Welcome to Booth. Feeling overwhelmed yet?
As you've quickly learned, business school is a busy time. You have classes, deadlines, a million group meetings a week and corporate events. Plus a social life to manage, the occasional errand to run and, for some, an internship or job.
Besides feeling uncertainty around how to juggle everything, you're probably feeling some anxiety about recruiting. I know it may seem overwhelming now, and the calendar of corporate events may cause your eye to twitch, but it's all going to be okay. Really.
To help you keep your cool during the recruiting frenzy, here are a couple tips.
1. Be confident. You have an impressive background, amazing pre-Booth experiences and you're now at one of the best b-schools in the world. You have a lot going for you and employers will want you.
2. Keep it in perspective. Even if you don't immediately land the internship of your dreams, you're going to have a great summer experience. Trust the process and keep the big picture in mind. Your summer internship is a small fraction of your professional career and but one piece of your MBA experience.
3. Ambiguity is the name of the game. As Boothies, we love data. If you could give me a set of charts graphing internship trends for the past 5 years, I'd probably read them avidly. But the recruiting data isn't always easy to capture or report. Just because we can't say definitively that "𝜋^3% of former consultants successfully transition into banking," we can tell you that the transition happens successfully and often. That's good news, so don't let the lack of precise data trouble you.*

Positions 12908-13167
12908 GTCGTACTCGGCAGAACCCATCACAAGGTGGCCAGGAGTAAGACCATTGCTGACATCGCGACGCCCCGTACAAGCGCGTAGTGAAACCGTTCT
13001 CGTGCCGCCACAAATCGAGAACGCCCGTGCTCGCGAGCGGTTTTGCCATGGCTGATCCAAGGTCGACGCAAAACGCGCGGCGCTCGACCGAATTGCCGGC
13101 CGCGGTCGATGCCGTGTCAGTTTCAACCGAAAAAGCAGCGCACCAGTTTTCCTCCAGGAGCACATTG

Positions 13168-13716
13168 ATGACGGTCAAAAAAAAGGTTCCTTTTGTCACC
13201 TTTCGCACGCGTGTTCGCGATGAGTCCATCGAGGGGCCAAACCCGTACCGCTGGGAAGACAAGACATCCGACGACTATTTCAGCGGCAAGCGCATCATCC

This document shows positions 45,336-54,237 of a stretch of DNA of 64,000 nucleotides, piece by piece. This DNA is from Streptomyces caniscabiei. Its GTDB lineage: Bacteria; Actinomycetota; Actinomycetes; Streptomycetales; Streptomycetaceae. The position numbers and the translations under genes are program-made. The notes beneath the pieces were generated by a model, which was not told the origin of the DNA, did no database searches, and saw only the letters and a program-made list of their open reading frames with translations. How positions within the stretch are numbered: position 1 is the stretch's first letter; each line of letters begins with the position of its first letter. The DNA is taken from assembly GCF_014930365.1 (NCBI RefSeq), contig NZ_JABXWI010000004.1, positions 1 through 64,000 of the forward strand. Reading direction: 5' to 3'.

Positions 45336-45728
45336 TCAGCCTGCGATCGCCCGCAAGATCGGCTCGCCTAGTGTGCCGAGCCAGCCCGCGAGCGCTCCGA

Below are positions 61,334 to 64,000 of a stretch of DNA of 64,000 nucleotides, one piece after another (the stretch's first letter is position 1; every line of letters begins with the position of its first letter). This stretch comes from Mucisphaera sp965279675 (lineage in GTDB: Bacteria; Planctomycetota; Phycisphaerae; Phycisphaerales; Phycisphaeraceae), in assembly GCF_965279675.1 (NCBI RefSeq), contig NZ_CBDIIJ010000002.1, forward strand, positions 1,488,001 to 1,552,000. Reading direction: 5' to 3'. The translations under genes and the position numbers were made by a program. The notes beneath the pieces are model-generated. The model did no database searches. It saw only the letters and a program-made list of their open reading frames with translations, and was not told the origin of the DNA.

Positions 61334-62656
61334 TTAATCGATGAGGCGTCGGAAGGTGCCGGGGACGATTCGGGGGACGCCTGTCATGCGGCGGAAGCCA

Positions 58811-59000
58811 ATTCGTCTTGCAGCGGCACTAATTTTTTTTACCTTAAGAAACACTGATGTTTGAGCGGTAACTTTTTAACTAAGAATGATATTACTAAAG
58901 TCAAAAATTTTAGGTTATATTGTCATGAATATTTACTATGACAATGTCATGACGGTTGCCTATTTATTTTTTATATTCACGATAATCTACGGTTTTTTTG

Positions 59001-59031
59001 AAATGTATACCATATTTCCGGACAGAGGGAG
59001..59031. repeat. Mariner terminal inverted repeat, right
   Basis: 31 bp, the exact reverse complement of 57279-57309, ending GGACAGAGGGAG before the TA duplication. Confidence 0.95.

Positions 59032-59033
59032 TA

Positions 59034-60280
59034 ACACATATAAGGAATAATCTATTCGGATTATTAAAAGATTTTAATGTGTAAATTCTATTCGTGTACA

4. Have fun. I know I've just lost some of you, but to the extent you can, I'd encourage you to try to enjoy the process. How often will you get to talk to so many people about what they do? How many other times will you have access to so many different opportunities? Find ways to make the process more fun – request an informational interview with that illustrious alum you want to meet, practice your elevator pitch with friends, apply for the random internship that intrigues you and find ways to celebrate all the wins along the way. All of these things will make the process more fun and your excitement about recruiting will come across as you interact with companies – both good outcomes.
It's your first quarter of business school. It's a crazy, overwhelming, challenging time, and it's so much fun. Best of luck. Enjoy the experience!
* I shouldn't have to say this, but 𝜋^3 is an obviously ridiculous number and not an indicator of what the transition rate may be. We don't track transitions like that; it's too difficult. Remember: The numbers aren't important; the messages – like the fact that successful career changes happen – are.